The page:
Today marks the first day of the House of Commons summer recess, yet there are just 61 weekdays until it is scheduled to resume on September 15th. In light of that numerical coincidence, I am planning to run a 61 Reforms for C-61 series by posting a new necessary reform to the deeply flawed Canadian DMCA each weekday thoughout the recess. Many of the proposed changes will unsurprisingly focus on the anti-circumvention provisions. The 61 day series will be aggregated here (and I should note that my site now features a modest change with many of the C-61 postings readily accessible through pull-down menus in the top right corner).
The next 60 postings will identify specific flawed provisions in the bill or reforms that were not included. To start the series, however, one post on how we got here. It should be emphasized that Industry Minister Jim Prentice failed to properly consult the public before introducing C-61. The last full copyright consultation occurred in 2001, a timeframe that pre-dates the iPod and Facebook. There have been several House of Commons committee hearings that touch on copyright, though only one – the 2004 Standing Committee on Canadian Heritage Bulte report – directly focused on copyright reform. In my view, there is something fundamentally wrong about meeting with representatives from foreign governments and a handful of copyright lobbyists, while refusing to make time for education, consumer, and public interest groups. Indeed, many of the flaws in C-61 could have been addressed in advance with a proper consultation.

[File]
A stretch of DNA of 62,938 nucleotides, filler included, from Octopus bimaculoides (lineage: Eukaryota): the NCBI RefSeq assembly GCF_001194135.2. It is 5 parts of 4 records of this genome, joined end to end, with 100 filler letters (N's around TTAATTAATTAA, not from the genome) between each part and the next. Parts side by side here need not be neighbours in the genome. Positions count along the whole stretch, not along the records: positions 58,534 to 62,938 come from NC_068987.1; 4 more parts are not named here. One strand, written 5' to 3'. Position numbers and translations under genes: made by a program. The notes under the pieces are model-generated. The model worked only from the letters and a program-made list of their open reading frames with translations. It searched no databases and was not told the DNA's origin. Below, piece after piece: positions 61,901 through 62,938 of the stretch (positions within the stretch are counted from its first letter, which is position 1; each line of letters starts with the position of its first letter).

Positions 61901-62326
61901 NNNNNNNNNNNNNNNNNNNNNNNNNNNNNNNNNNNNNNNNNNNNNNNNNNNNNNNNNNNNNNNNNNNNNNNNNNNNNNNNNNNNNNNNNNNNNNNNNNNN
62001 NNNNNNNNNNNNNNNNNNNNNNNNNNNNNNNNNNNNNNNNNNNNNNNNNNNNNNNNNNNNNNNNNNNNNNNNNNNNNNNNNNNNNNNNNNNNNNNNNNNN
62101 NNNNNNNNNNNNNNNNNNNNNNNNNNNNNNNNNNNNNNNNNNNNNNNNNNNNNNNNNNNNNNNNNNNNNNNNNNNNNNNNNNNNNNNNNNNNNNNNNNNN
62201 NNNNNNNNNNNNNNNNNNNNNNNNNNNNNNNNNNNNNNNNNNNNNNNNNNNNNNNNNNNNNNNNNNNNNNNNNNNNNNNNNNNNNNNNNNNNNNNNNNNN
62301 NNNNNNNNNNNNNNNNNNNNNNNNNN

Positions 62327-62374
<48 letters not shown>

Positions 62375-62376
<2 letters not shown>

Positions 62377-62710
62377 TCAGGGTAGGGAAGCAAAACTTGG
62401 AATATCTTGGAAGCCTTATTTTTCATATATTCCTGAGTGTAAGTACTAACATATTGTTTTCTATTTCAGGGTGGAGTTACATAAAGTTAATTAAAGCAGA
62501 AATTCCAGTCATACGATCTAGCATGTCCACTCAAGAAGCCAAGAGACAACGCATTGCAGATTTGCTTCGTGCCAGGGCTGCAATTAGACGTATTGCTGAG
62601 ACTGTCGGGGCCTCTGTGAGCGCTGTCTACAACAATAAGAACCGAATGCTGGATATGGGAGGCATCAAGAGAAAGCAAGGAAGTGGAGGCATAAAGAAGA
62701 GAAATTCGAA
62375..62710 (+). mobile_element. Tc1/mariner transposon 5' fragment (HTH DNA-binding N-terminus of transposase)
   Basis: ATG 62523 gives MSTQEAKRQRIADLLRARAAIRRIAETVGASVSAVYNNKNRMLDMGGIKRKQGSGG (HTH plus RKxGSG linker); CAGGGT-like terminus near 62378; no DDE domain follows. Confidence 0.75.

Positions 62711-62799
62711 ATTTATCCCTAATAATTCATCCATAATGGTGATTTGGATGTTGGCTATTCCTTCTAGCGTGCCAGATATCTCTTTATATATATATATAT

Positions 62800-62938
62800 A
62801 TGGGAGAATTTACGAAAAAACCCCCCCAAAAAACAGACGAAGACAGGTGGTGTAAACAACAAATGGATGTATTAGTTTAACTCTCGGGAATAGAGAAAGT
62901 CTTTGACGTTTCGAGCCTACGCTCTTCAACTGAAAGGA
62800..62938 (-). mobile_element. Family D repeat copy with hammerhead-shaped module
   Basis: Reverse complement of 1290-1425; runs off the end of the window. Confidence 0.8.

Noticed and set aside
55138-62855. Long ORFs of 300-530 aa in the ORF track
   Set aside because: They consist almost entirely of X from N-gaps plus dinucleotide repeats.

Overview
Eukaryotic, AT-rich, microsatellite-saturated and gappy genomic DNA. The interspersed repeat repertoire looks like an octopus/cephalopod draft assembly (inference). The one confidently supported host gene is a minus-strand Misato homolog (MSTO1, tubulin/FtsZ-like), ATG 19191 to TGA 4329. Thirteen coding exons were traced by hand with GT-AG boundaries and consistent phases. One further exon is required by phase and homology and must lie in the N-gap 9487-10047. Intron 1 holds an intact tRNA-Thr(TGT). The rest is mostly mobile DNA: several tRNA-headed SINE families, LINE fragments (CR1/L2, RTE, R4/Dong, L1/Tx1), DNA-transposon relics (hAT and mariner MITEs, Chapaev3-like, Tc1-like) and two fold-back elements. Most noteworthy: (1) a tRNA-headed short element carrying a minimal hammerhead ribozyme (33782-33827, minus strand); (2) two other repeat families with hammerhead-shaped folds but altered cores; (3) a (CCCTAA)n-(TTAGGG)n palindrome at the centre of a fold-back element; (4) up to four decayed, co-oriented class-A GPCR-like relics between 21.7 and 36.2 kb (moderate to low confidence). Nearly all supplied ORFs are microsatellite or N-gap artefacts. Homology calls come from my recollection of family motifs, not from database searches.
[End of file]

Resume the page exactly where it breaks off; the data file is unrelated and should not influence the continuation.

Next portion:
That said, Bill C-61 is a reality. My first reform is that the government should remedy the way in which this bill came about by ensuring that all voices are now heard. This will require a commitment to extensive committee consultations, including ample opportunity for Canadians to air their views, cross-country hearings to ensure access for all, and a willingness to take as long as needed to get this bill right. The Standing Committee on Industry is expected to take the lead and there should be significant time allocated toward consultations. Moreover, given the subject matter, the committee should work to identify methods of participation that extend beyond the (largely inaccessible) committee structure. This could include electronic town halls, online submissions, crowdsourced interviews, and more accessible methods of identifying proposed amendments to the bill. Too much of Bill C-61 reflects backroom dealings. The time has come to ensure that the future process better reflects Canadian voices and values.